Can I File a Lawsuit Against the County Government if I Was Shot in a Government Housing Property? - SteinLaw

Can I File a Lawsuit Against the County Government if I Was Shot in a Government Housing Property?

Tampa Boating Injury Lawyers

One question often posed to personal injury attorneys is whether a person can sue the county for gunshot wounds received on county property — specifically government housing. 

The answer is a resounding yes. If the circumstances allow, you can absolutely hold the county government accountable if you are shot on government housing property.

Premises Liability

Property owners, including the government, owe a duty of care to all those who are legally on their property. When this duty is breached and someone is injured or killed as a result, the property owner can be held liable for damages.

The question is: “What does ‘duty of care’ really mean?” The answer is that it depends on the circumstances. In the context of a housing property, the government owes a duty of care to take reasonable measures to ensure the safety of residents and legal visitors. 

Allowing a tenant or visitor to get shot while on the premises could very well be a violation of this duty — but not necessarily. 


Just because a crime took place on government property does not automatically mean that the government can be held liable. The crime must be reasonably foreseeable to hold the government accountable. 

For example, if a government housing residence has a history of shootings and armed robberies, the government would be remiss in its duty of care if it did not implement reasonably adequate security measures, such as armed patrol and surveillance cameras. 

In such a situation, the victim of a shooting would likely have a strong case for compensation against the government. But that’s not all.

Contract Security

Often, the county government contracts security services from security companies for their housing properties. These security professionals also owe a duty of care to those legally on the premises of these residences. That duty is to provide the same level of security service any other competent security company would be expected to provide. This means you can sue the security company as well as the government.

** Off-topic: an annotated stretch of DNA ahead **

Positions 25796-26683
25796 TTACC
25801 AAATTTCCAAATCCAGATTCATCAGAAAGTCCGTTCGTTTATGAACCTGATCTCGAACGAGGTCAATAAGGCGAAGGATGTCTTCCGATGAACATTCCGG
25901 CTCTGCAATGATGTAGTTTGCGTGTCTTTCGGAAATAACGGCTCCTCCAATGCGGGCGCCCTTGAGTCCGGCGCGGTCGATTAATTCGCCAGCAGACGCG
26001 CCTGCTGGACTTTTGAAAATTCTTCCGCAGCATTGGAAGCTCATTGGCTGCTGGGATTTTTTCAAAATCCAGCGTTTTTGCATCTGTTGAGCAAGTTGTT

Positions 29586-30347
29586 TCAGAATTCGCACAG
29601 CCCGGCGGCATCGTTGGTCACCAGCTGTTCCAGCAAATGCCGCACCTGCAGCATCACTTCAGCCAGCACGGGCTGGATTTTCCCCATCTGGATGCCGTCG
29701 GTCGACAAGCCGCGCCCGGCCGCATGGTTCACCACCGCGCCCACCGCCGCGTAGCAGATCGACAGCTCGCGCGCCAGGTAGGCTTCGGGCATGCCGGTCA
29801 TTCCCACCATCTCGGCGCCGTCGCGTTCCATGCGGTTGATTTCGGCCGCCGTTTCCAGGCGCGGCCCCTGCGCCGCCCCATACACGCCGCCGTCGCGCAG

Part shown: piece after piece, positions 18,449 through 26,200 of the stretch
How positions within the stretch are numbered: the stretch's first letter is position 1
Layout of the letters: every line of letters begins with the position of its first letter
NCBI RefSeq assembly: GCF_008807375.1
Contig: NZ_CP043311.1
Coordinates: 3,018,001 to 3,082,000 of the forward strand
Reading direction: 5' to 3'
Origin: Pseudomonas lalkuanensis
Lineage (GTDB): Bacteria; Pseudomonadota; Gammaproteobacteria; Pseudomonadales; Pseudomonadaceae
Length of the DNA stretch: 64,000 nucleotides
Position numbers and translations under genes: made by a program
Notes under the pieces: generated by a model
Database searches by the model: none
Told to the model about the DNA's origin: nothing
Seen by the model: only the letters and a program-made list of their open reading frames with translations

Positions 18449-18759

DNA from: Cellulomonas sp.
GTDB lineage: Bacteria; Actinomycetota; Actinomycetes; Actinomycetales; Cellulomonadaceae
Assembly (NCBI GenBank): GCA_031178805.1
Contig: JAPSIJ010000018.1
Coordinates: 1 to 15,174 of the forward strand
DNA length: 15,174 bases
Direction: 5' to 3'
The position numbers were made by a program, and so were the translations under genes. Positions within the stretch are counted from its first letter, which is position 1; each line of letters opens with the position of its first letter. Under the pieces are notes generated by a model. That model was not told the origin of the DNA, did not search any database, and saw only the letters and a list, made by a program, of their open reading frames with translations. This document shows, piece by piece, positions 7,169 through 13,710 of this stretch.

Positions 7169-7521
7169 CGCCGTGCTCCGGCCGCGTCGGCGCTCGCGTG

Security contractors are expected to identify and take measures against foreseeable situations, including shootings. If it is reasonably foreseeable that a person would get shot at a government housing establishment, the security company is required to act to prevent it from happening. 

Adequacy of Measures

Whatever the security company decides to do to protect against shootings must be reasonable, or the company can be held liable for the gunshot. In other words, the security company’s response to foreseeable danger must be effective to an extent, but “effective” does not necessarily mean “successful.” 

Examples of negligent or inadequate security measures and responses include:

  • Failure to install locks at public entrances
  • Failure to repair entryways and locks
  • Lack of working video surveillance
  • Poor lighting
  • Insufficient staff for the size of the property

Keep in mind that there have been cases where security companies provided the best of services, but people were still shot. In cases such as these, there would likely be no lawsuit. 

Limitations and Caps

Although you can sue the county government for damages after being shot, important limits and caps apply. 

Statutes of Limitations

For one, there is a statute of limitations of three years for injury claims against government agencies in Florida. When the claim is wrongful death, the claim must be filed within two years. Additionally, claims can only be filed after the government has been given 180 days to investigate and respond to the incident. 

There is also a statute of limitations for claims against non-governmental parties. That time limit is two years for personal injury and wrongful death cases. 

Damage Caps

Lawsuits against the county have damage caps of $200,000 and $300,000 per incident. Unfortunately, this cap means a gunshot victim or multiple gunshot victims with losses exceeding these limits would be left without substantial compensation. 

However, there are no limits on compensatory damages against security companies. For this reason, one of the first things your attorney will find out in your shooting case is whether the county hired a contract security company. If it did, your lawyer will sue the company along with the county.

A Premises Liability Lawyer Can Help

If you or someone you know has been injured by gunfire at a government housing property, let SteinLaw review your case. You may be entitled to significant compensation. Call for a free consultation.


Brandon Stein

Chief Executive Officer

Brandon Stein is a Florida based trial attorney born in Queens, New York, and was raised in East Brunswick, New Jersey. Being the son of an accountant that owns a large firm in New Jersey, owning and operating a business is something that was engrained within Brandon Stein from a very young age...[READ BIO]

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